Face the cameras like Virat Kohli, not Hardik Pandya. This was the key tip given to 33 players from the core group of the Indian hockey team by their national governing body at a media training workshop last Friday in Bengaluru where the national camp is underway.
The players were also given a list of dos and don’ts while talking in public, and encouraged to learn from Kohli on how to deal with the media after a defeat.
They were also warned against behaving like Pandya. The flamboyant all-rounder’s remarks on women during a TV show in January had triggered a massive controversy and saw him being sent home from the tour of Australia, along with teammate K L Rahul.
At Hockey India’s workshop, the players were shown clips of the talk show in which Pandya and Rahul made the remarks that were widely criticised as “misogynistic” and “racist”. Hockey team sources said the players were reminded of what is considered sexist and racist behaviour.
“Since a lot of them were playing domestic tournaments, they were unaware of how serious the episode had become. It’s when we started discussing various issues that they realised the seriousness of it and the importance of conducting themselves well,” sources said.
The players were also shown videos of Kohli’s press conference after the defeat to Pakistan in the 2017 Champions Trophy final. The idea, sources said, was to show players how to react after losing an important match. At the same time, tennis star Novak Djokovic’s recent speech at an award function, where he spoke about his mindset during a slump in form, was also screened.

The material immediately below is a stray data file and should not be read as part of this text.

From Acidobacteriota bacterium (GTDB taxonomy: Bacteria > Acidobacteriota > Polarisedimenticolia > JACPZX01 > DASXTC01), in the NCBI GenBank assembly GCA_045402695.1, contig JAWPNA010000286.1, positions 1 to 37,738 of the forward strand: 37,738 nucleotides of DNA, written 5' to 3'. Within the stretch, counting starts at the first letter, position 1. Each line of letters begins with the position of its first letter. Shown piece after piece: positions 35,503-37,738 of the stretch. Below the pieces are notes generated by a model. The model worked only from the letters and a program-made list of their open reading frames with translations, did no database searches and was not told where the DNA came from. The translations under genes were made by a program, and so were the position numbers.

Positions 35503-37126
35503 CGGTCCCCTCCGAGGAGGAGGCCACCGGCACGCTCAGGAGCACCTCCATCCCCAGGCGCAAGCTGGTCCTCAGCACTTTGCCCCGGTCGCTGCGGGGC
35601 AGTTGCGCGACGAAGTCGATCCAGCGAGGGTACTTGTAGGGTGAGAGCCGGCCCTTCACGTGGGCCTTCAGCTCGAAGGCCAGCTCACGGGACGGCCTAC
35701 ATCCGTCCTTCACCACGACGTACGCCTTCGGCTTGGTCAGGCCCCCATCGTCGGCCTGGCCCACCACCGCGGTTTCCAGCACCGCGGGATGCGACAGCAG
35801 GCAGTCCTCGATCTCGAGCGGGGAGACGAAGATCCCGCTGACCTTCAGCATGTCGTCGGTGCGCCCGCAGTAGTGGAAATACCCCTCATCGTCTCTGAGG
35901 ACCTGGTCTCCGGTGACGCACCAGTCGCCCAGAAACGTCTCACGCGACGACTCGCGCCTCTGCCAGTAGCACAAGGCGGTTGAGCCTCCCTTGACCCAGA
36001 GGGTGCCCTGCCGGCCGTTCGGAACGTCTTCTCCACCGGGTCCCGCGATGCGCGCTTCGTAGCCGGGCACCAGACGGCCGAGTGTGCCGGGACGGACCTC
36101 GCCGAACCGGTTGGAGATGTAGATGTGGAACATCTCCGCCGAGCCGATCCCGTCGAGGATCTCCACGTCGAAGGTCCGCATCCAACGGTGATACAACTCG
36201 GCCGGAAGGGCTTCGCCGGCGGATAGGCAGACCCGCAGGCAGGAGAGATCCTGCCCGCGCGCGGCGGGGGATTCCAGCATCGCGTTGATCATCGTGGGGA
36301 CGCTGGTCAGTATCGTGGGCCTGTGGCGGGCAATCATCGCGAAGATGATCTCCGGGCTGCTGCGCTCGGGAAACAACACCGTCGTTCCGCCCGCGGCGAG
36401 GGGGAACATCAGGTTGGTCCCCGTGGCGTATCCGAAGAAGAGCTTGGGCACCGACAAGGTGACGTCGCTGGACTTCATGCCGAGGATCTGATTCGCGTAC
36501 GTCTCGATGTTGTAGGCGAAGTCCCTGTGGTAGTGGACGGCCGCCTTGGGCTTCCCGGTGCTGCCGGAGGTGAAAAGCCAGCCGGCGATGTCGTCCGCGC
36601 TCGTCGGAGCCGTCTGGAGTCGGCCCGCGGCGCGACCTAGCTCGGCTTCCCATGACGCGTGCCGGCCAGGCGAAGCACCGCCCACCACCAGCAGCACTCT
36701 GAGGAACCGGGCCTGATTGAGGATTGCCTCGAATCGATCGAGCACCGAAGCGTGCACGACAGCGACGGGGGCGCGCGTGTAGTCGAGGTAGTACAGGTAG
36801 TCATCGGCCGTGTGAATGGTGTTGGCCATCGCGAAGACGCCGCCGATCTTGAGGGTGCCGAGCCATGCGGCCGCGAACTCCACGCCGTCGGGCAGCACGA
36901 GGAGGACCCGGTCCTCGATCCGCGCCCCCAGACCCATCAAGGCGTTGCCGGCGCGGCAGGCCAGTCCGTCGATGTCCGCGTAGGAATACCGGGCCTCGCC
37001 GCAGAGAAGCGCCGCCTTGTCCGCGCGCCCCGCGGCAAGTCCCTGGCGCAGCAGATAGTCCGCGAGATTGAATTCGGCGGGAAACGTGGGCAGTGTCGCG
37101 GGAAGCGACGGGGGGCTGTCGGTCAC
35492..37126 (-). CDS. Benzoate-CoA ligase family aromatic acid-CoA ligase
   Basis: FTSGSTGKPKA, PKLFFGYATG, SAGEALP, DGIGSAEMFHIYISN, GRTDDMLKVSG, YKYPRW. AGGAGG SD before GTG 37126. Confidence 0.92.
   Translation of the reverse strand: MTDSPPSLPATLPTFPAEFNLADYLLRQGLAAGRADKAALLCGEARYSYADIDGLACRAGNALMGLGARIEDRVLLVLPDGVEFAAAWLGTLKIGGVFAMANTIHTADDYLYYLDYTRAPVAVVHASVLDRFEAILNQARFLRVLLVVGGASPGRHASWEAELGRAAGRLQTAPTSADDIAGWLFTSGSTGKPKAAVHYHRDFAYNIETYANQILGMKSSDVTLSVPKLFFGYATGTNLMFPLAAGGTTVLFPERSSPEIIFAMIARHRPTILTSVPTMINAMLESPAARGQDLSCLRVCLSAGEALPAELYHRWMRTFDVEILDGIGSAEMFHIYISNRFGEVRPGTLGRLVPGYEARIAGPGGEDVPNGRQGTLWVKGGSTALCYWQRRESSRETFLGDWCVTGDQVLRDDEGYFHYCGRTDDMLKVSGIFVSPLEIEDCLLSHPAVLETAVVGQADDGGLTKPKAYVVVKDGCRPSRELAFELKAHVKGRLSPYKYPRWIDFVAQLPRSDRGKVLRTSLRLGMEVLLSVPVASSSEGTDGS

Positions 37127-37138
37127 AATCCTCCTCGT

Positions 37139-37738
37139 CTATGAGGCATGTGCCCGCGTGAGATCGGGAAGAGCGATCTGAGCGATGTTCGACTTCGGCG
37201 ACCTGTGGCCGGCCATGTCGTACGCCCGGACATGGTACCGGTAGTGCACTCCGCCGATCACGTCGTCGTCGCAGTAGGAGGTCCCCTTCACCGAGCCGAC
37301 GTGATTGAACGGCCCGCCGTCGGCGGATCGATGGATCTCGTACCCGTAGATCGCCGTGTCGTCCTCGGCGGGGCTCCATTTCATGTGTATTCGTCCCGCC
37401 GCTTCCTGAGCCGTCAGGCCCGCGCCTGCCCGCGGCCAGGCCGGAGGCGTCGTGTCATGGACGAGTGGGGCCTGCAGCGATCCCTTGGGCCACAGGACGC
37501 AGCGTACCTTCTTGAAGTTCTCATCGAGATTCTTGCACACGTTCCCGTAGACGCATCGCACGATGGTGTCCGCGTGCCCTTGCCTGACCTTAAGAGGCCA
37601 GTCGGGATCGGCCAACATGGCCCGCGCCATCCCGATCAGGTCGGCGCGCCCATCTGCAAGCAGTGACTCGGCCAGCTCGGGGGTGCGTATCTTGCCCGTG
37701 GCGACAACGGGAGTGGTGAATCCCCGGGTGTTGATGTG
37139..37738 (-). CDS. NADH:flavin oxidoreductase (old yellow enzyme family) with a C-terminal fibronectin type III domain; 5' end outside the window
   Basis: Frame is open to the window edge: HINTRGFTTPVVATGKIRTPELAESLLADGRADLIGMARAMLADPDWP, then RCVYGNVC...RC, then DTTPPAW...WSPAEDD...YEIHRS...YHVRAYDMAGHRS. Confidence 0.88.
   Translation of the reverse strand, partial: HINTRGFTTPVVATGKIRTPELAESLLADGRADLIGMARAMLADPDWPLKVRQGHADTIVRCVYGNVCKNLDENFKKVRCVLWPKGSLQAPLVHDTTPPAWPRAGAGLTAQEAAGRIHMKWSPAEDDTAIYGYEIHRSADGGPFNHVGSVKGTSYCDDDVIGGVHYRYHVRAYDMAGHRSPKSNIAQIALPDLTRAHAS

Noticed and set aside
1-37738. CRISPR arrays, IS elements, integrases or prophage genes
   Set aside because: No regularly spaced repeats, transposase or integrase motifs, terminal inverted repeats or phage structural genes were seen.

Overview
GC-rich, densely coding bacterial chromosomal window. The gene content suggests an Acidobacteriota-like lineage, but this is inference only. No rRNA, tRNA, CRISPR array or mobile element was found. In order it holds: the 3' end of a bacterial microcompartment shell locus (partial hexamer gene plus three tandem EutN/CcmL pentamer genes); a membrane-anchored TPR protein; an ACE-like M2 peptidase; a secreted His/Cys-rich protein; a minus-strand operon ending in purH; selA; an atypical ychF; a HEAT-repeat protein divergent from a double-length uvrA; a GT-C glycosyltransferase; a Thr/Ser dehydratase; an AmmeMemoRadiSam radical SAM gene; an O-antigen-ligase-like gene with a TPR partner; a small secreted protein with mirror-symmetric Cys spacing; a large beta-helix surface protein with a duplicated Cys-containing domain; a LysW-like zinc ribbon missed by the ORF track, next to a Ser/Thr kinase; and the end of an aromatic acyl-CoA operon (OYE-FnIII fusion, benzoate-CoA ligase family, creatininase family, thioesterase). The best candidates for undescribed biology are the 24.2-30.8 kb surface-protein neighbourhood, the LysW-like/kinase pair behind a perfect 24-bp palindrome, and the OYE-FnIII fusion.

But almost 40 minutes of the hour-long session revolved around Pandya’s comments, sources said.
Speaking to The Indian Express, Hockey India CEO Elena Norman said: “It is absolutely important for hockey players to conduct themselves well and be aware of the fact that they represent the Indian national team. As national players, they have a fan-following and have youngsters looking up to them.”
She said this exercise has been on for a couple of years to give the players “holistic training across important avenues”. “However, this year onward, we have made this mandatory for all core probables, including junior and senior men, and women athletes, who come to the national camp… Since this is an important period leading up to the Olympic Games in 2020, there is bound to be more attention on these athletes and it is important that they are prepared for it,” Norman said.
During the session, one of the senior players admitted that they feel the “pressure of being fun” while appearing on some TV programmes. “The main lesson was to not get provoked or overwhelmed. It’s okay to be humorous but without crossing the line,” sources said.